Ethnographic Arms & Armour

Go Back   Ethnographic Arms & Armour > Discussion Forums > Ethnographic Weapons
User Name
FAQ Members List Calendar Search Today's Posts Mark Forums Read

Thread Tools Search this Thread Display Modes
Old 19th May 2012, 07:13 PM   #1
ariel's Avatar
Join Date: Dec 2004
Location: Ann Arbor, MI
Posts: 4,072
Default Coloring epoxy putty

Epoxy putties usually come in a whitish/greyish color after mixing.
Do you know what kind of pigments is good to change the color and where can I get them?
ariel is offline   Reply With Quote
Old 19th May 2012, 07:44 PM   #2
kronckew's Avatar
Join Date: Mar 2006
Location: CSA Consulate, Rm. 101, Glos. UK: p.s. - Real Dogs Have Feathering.
Posts: 2,672

what color are you shooting for?

you can buy epoxy putty in various primary colors as well as black & white & mix them. steel, aluminum, copper & bronze colors also are out there.

if you are desiring to match wood colors, there is a co. that makes an epoxy wood putty that comes in various wood colors with a color matching chart to tell you how much of each to mix for a particular wood color.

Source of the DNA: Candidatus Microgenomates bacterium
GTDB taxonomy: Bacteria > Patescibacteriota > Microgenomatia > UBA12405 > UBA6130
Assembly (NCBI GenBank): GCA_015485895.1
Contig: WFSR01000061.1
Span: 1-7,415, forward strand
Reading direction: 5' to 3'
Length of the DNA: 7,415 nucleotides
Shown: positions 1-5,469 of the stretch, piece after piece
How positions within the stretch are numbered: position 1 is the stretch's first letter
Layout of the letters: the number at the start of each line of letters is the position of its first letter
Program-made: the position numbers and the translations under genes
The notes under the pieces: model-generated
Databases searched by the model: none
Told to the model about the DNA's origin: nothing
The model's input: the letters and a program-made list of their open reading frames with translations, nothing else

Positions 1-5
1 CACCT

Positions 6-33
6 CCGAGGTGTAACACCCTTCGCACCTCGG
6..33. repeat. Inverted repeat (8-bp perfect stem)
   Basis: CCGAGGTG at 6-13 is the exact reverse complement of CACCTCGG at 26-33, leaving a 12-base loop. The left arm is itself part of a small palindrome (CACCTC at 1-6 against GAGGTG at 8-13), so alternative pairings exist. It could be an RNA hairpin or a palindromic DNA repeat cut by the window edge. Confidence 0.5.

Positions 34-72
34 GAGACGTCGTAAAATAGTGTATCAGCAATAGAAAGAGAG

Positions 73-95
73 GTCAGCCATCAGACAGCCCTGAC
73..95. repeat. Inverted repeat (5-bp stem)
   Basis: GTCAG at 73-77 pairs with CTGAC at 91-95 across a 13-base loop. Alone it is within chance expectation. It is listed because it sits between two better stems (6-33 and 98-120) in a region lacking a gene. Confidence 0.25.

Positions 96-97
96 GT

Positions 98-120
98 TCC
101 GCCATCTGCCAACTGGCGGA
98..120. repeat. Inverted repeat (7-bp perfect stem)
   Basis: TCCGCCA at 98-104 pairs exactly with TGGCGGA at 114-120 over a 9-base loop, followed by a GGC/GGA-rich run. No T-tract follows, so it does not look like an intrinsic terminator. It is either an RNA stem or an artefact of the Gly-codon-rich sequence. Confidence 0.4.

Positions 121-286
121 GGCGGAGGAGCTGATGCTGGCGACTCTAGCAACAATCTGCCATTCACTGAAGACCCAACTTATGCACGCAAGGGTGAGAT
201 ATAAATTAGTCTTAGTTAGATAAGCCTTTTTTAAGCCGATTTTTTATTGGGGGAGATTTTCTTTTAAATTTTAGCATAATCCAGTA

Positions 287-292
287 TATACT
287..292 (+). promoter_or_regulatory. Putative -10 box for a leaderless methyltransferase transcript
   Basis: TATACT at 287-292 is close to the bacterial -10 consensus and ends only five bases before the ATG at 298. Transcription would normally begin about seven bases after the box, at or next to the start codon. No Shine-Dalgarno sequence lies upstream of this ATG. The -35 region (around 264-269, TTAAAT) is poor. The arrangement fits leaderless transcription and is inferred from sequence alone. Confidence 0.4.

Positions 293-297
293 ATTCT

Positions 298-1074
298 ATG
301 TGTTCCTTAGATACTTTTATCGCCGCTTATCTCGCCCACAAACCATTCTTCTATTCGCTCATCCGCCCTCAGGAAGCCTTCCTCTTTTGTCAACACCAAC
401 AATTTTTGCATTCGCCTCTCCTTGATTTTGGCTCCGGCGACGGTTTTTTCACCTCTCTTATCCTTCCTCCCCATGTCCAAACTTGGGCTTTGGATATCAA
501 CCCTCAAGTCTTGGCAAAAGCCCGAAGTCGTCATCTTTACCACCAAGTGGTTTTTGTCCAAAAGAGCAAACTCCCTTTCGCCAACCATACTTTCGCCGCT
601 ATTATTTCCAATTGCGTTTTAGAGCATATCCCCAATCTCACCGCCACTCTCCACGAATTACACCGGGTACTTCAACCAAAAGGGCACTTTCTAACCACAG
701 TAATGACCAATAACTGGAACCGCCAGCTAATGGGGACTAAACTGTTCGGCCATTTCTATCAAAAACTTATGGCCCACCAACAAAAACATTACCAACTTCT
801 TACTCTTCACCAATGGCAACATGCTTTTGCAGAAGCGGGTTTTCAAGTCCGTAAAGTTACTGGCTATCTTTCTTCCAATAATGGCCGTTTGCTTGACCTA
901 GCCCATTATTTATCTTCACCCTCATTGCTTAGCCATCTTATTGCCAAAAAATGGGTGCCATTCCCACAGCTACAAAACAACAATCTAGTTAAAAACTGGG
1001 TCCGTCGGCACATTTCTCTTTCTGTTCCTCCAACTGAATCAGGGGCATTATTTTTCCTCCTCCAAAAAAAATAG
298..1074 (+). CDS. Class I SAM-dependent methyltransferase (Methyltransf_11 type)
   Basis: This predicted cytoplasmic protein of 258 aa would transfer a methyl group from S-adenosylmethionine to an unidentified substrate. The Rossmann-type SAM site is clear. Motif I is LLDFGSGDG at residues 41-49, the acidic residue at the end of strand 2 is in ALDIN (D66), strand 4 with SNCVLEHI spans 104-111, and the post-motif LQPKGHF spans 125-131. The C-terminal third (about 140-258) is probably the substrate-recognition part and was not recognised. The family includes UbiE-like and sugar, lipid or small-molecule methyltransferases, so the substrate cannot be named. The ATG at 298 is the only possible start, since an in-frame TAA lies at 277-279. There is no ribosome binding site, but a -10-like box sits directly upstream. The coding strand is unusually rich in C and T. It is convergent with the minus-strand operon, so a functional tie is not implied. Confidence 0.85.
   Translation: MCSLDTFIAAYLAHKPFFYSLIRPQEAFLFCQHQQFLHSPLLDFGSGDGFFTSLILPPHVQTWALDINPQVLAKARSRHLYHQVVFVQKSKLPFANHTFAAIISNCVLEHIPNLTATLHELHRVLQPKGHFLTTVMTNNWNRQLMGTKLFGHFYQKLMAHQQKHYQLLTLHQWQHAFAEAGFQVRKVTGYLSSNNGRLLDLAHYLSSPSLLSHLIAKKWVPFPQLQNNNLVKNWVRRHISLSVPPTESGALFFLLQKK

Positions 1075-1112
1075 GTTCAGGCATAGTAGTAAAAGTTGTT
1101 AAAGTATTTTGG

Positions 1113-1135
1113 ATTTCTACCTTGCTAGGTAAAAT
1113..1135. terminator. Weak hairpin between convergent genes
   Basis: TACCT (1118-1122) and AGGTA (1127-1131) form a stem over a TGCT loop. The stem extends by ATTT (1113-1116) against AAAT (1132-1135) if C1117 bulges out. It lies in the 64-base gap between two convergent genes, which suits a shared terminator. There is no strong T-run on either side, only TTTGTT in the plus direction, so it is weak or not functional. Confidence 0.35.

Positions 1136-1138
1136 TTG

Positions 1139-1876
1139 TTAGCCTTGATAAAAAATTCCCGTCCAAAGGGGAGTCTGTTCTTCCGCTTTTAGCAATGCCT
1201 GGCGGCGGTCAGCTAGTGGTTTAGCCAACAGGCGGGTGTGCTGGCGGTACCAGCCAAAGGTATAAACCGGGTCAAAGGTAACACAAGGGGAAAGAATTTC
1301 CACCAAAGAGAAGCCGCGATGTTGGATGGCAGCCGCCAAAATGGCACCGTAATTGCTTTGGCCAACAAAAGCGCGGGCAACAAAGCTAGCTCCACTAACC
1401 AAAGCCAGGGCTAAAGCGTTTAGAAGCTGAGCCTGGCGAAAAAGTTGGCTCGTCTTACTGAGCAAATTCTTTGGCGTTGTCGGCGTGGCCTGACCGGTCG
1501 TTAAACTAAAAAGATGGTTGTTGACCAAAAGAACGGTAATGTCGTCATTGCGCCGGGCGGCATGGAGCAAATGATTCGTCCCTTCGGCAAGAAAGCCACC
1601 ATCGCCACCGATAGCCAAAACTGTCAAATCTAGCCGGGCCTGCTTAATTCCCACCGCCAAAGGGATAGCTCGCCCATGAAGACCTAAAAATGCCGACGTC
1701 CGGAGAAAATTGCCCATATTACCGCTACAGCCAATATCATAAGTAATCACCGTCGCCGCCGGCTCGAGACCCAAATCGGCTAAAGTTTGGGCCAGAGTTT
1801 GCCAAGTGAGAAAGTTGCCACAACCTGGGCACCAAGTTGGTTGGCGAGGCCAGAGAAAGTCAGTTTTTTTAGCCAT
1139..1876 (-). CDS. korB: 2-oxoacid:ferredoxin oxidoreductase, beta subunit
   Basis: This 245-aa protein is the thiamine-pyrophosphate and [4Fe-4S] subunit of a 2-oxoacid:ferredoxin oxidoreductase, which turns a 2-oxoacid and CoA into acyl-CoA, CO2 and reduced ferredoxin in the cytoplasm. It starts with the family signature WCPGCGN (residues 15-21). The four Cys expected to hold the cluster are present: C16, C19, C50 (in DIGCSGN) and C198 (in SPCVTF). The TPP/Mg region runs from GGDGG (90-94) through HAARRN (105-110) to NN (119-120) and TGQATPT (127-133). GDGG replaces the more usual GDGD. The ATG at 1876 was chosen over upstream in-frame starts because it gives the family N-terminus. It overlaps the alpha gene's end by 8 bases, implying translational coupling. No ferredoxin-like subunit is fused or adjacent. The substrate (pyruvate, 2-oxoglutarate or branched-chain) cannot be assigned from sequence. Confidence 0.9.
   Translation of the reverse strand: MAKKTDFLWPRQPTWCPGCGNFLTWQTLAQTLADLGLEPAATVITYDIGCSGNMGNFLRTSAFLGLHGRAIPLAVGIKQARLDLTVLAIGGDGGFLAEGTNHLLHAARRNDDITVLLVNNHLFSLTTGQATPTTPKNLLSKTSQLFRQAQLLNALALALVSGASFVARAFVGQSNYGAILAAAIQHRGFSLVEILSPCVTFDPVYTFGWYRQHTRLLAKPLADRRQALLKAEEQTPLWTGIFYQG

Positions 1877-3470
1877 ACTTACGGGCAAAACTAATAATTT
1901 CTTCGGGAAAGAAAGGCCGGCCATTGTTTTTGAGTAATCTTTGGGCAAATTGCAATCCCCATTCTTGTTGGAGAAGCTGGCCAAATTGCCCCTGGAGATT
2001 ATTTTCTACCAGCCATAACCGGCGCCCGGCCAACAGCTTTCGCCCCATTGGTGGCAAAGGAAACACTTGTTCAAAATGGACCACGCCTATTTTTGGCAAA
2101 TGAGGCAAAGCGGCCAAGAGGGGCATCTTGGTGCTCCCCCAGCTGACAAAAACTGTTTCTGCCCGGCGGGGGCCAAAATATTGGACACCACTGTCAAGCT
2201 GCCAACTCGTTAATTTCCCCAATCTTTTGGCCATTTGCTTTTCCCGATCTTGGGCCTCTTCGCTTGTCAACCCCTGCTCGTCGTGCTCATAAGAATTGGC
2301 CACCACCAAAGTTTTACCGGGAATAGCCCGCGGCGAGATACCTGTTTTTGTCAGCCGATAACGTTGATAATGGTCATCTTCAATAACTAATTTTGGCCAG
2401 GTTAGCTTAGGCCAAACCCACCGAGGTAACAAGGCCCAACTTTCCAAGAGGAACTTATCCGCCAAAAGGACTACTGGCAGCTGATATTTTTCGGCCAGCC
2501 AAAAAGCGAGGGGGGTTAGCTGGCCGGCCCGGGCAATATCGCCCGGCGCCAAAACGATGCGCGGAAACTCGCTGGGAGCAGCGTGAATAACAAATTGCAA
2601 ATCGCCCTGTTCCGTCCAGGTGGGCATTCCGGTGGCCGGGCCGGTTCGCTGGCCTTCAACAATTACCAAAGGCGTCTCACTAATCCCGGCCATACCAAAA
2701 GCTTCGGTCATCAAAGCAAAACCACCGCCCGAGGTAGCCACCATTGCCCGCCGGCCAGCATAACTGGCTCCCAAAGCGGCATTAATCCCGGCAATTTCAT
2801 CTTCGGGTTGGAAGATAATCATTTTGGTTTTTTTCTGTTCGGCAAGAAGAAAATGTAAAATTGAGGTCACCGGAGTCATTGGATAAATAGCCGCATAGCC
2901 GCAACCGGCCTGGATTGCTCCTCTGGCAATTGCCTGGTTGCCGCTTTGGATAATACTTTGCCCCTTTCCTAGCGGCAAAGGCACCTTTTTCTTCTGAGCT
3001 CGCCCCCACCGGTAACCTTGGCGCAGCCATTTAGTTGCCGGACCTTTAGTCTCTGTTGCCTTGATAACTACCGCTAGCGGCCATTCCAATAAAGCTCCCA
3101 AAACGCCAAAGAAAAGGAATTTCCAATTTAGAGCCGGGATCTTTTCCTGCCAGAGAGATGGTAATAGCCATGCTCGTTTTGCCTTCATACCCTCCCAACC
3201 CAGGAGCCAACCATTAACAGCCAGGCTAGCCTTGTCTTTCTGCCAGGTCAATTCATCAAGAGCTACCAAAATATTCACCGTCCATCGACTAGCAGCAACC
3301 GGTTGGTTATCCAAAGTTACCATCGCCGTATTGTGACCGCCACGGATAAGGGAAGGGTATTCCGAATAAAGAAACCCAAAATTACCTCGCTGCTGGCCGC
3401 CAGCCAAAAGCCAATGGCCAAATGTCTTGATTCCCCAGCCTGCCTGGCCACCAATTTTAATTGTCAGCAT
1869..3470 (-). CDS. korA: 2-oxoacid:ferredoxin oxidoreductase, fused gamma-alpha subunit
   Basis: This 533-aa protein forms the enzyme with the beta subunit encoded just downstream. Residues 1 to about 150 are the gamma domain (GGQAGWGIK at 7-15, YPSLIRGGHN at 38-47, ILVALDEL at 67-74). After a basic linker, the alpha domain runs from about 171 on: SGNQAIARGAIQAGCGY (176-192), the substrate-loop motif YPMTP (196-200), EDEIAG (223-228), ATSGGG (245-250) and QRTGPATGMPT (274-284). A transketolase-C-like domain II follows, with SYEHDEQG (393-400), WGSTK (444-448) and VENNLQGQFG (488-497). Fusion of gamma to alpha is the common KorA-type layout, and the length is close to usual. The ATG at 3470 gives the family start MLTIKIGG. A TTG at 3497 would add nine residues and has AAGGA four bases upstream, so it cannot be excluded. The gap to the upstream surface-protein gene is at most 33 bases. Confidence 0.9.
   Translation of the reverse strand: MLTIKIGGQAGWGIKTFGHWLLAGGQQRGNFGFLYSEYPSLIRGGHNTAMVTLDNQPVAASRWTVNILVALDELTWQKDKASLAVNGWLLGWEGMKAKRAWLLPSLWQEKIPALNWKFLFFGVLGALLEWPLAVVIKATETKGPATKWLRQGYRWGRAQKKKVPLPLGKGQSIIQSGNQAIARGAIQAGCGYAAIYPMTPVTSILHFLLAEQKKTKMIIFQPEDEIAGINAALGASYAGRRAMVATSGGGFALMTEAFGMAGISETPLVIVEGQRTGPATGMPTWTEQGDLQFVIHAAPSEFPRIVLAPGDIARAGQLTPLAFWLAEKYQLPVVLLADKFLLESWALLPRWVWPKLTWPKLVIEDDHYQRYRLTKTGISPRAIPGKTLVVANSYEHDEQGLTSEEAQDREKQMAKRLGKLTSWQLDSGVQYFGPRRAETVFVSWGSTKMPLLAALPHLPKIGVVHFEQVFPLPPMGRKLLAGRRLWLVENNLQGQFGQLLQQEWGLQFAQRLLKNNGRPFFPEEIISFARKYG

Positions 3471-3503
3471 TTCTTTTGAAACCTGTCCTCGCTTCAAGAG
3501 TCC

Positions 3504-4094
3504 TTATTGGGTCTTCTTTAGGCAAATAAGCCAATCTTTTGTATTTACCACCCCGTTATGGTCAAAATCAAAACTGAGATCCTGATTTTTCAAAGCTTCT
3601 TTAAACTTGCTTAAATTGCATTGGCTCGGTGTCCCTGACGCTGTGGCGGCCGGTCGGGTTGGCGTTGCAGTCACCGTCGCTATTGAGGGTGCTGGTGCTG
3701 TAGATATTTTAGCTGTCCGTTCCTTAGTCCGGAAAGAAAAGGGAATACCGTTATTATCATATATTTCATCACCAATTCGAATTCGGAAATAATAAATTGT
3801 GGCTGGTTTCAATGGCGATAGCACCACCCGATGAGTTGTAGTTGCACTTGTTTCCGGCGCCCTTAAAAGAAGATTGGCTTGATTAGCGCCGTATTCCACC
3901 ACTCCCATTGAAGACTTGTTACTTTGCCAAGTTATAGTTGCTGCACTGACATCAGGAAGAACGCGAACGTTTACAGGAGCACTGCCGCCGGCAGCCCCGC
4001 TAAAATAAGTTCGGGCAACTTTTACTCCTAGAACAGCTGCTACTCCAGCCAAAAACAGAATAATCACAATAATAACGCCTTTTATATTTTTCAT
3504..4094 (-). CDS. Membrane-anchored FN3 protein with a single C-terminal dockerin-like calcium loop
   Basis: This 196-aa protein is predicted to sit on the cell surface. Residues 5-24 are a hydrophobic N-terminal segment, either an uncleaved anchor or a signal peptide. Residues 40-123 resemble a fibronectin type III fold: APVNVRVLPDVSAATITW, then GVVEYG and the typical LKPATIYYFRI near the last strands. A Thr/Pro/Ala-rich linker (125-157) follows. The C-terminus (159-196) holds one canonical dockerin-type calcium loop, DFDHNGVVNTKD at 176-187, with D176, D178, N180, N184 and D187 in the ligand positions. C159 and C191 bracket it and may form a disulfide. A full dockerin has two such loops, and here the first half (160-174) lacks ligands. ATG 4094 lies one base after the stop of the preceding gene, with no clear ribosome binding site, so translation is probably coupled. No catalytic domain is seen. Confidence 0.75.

googling might find what you are after.

if you already have the putty & are looking for powdered pigments to add, try an artists supply store for dry pigments. you may need to experiment.

the only colorants i've tried were powdered charcoal (from burnt toast & pulverised in a mortar/pestle) or powdered wood filings, but in clear epoxy. finely chopped colored nylon paracord mixed in to clear epoxy worked as a filler for something i tried once.
kronckew is offline   Reply With Quote
Old 19th May 2012, 08:45 PM   #3
Ferguson's Avatar
Join Date: Dec 2004
Location: Kernersville, NC, USA
Posts: 765
Send a message via AIM to Ferguson

Texas Knifemakers supply sells epoxy colorants, that I have used. They work well, and go a loooooong way.

Ferguson is offline   Reply With Quote
Old 19th May 2012, 11:00 PM   #4
A. G. Maisey
Join Date: May 2006
Posts: 4,838

For better than 50 years I've used ordinary artists powder pigments to colour epoxies. Burnt umber is probably the most useful colour.

Mix the epoxy first, then mix in a tiny quantity of the pigment.
A. G. Maisey is offline   Reply With Quote

Thread Tools Search this Thread
Search this Thread:

Advanced Search
Display Modes

Posting Rules
You may not post new threads
You may not post replies
You may not post attachments
You may not edit your posts

vB code is On
Smilies are On
[IMG] code is On
HTML code is Off
Forum Jump

All times are GMT. The time now is 01:54 PM.

Powered by: vBulletin Version 3.0.3
Copyright ©2000 - 2018, Jelsoft Enterprises Ltd.
Posts are regarded as being copyrighted by their authors and the act of posting material is deemed to be a granting of an irrevocable nonexclusive license for display here.